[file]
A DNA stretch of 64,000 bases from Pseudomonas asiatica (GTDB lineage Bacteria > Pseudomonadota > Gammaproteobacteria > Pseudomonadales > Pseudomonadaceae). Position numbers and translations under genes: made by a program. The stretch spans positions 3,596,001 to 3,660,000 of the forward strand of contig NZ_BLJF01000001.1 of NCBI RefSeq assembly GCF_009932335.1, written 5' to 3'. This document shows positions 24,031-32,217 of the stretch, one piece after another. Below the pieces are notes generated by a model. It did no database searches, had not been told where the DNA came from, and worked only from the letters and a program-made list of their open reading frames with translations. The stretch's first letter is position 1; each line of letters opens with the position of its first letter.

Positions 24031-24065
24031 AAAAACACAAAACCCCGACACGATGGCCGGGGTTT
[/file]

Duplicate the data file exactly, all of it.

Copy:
A DNA stretch of 64,000 bases from Pseudomonas asiatica (GTDB lineage Bacteria > Pseudomonadota > Gammaproteobacteria > Pseudomonadales > Pseudomonadaceae). Position numbers and translations under genes: made by a program. The stretch spans positions 3,596,001 to 3,660,000 of the forward strand of contig NZ_BLJF01000001.1 of NCBI RefSeq assembly GCF_009932335.1, written 5' to 3'. This document shows positions 24,031-32,217 of the stretch, one piece after another. Below the pieces are notes generated by a model. It did no database searches, had not been told where the DNA came from, and worked only from the letters and a program-made list of their open reading frames with translations. The stretch's first letter is position 1; each line of letters opens with the position of its first letter.

Positions 24031-24065
24031 AAAAACACAAAACCCCGACACGATGGCCGGGGTTT